One of the nicest things about owning shares of a company like General Mills (NYSE:GIS) is you generally know what to expect. After all, there are few businesses as predictable as biscuits, frozen vegetables, and ice cream, a few of the many products General Mills sells. But that doesn't mean that things will always run smoothly.
While it may be one of the safer bets in the market, you still need to be aware of the levers that could hurt the business. Here are three things that could lead to a decline in General Mills' stock.
1. Input cost volatility
Enough analysts pay attention to this to make it worth mentioning. While I generally think it's tough to predict the direction of material costs and the impact they may have on this business, unfavorable conditions can mess with the stock short term.
The facts are that higher costs for grain, which is around 10% of General Mills cost of goods, will lower profits. Because of this, management engages in commodity hedges to try to smooth out the bumps. Unfortunately, there will be years when this practice works and there will be times when it doesn't. This ebb and flow of input prices may mess with the stock, but if you're invested for the long haul, the average price of materials (like grain) eventually even out.
2. Management loses touch and misses trends
Right now the two big things working in General Mills' favor are its performance in emerging markets and its focus on key customers. Last year, General Mills achieved double-digit growth in China. CEO Ken Powell said, "We are going to keep our foot on the gas in 2015." The plan is to expand its reach by efforts including offering more flavors of popular brands like Haagen-Dazs to more retailers in more Chinese cities. But if management tries to grow too fast, it risks aggravating new consumers with shortages and out-of-stock items.
Alienating your core customer is never good. General Mills has identified millennials, multicultural U.S. families, adults over 55, and the growing middle class in emerging markets as its key customers. So prolonged out-of-stock items, production delays, volume drop-offs, and other operational issues could prompt these consumers to replace General Mills' products with alternatives.
3. Priority platforms begin to lose steam
General Mills' six priority platforms are yogurt, cereal, snacks, mixes, frozen breakfast, and biscuits. Last quarter, revenue for all these products was up 5%. That's a solid number and shows the strength of the brands in those categories. While there are some issues, (like weakness in the yogurt category, particularly with Yoplait Light), brands like Betty Crocker, Cheerios, and Progresso are strong.
Going forward, if these types of products begin to lose market share, or if consumers are shifting away from categories like cereal, (due to more breakfast choices) the stock may suffer. Remember these types of foods are in General Mills' wheelhouse. Weakness here would mean weakness in the overall business.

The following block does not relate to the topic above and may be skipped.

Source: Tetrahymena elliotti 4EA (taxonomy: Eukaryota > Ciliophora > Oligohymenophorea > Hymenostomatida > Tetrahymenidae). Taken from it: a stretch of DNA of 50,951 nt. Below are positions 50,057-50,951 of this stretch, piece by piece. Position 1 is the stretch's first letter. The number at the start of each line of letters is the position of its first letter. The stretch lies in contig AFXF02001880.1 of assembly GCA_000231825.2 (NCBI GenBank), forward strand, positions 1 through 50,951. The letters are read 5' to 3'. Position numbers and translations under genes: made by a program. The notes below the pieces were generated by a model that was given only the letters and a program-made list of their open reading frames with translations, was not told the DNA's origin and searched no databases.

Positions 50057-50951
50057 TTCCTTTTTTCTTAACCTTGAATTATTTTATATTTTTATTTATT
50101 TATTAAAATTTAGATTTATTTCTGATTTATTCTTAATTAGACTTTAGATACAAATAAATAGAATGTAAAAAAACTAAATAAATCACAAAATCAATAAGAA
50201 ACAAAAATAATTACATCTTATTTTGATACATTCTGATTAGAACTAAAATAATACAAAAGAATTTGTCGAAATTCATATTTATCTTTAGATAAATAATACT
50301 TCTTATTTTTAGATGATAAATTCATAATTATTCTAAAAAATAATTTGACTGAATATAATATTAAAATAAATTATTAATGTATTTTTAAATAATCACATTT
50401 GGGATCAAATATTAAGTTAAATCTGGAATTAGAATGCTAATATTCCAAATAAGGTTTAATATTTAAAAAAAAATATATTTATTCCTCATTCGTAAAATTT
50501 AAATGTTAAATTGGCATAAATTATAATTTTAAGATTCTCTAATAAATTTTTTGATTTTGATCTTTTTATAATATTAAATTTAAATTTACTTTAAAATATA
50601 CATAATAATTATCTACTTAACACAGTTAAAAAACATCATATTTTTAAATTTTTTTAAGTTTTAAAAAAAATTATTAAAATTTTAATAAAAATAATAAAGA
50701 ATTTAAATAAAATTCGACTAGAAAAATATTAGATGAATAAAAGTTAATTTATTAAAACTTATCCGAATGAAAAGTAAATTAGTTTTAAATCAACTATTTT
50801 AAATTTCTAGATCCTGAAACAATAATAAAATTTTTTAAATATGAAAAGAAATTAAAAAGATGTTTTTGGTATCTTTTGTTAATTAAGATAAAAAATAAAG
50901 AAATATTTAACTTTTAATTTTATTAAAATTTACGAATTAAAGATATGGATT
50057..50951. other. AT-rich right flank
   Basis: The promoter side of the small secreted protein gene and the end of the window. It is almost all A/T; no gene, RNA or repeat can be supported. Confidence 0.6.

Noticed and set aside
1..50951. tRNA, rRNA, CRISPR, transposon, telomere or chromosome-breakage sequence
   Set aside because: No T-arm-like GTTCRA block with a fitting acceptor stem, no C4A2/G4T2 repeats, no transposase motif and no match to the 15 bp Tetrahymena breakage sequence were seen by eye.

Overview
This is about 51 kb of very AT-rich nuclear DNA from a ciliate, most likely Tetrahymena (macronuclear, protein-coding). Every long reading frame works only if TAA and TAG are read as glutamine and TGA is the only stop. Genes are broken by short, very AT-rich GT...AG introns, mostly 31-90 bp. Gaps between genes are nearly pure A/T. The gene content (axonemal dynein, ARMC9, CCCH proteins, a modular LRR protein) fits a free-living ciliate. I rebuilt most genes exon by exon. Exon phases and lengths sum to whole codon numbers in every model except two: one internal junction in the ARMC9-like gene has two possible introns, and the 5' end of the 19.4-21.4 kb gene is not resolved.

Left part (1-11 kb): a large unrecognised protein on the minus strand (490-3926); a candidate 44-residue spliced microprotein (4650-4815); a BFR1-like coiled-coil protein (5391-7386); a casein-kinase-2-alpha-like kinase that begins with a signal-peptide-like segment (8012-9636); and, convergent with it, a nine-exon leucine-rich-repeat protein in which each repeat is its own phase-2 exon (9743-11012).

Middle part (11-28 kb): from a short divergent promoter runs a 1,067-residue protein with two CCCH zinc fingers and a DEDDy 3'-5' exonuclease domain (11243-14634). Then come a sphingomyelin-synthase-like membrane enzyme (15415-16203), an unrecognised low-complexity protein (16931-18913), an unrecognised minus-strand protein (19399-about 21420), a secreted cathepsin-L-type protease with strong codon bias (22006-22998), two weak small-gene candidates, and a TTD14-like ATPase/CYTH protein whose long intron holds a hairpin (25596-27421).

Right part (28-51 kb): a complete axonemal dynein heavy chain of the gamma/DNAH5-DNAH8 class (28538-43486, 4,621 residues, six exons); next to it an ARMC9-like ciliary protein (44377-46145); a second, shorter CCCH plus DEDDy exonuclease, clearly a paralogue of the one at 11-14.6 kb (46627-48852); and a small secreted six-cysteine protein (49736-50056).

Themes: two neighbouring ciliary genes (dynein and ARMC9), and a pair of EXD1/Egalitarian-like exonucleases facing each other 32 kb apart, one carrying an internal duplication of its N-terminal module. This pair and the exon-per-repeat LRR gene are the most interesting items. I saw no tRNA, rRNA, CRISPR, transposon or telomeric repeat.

Going back to yogurt, management claims that it is gaining ground in the all-important Greek yogurt category. But General Mills has raised prices to counter higher dairy costs. In the past, key competitor Danone has been able to hold prices in order to gain volume increases. Raising prices when competitors don't could hurt sales.
4. The Wal-Mart factor
According to Morningstar, 21% of General Mills sales comes from Wal-Mart. In fact, 53% of its domestic sales are derived from its five biggest retail customers. That opens the company up to risk.
Due to retailers' attempts to hold customers, these partners could try to squeeze General Mills on pricing. Worse yet, if they request better pricing or more promotions (and General Mills does not comply), it could result in less shelf space. A loss of shelf space would definitely hurt General Mills' volume and the top line. The other thing about losing shelf space is, once it's gone, it's very tough to get it back.
Foolish final words
Even for the most steady and stable businesses, things can and do go wrong and that can send the stock down.
For General Mills, these negative factors are pretty clear cut. If input prices get wacky, if management makes operational mistakes with key customers in key regions, and if the core business starts to weaken, the stock could suffer. Also if its largest retail customers get cranky, there could be repercussions. Whether you think these events are likely or not, it's always better to be in the know. A little preparation now could save a lot of pain later.
Wade Michels has no position in any stocks mentioned. The Motley Fool has no position in any of the stocks mentioned. Try any of our Foolish newsletter services free for 30 days. We Fools may not all hold the same opinions, but we all believe that considering a diverse range of insights makes us better investors. The Motley Fool has a disclosure policy.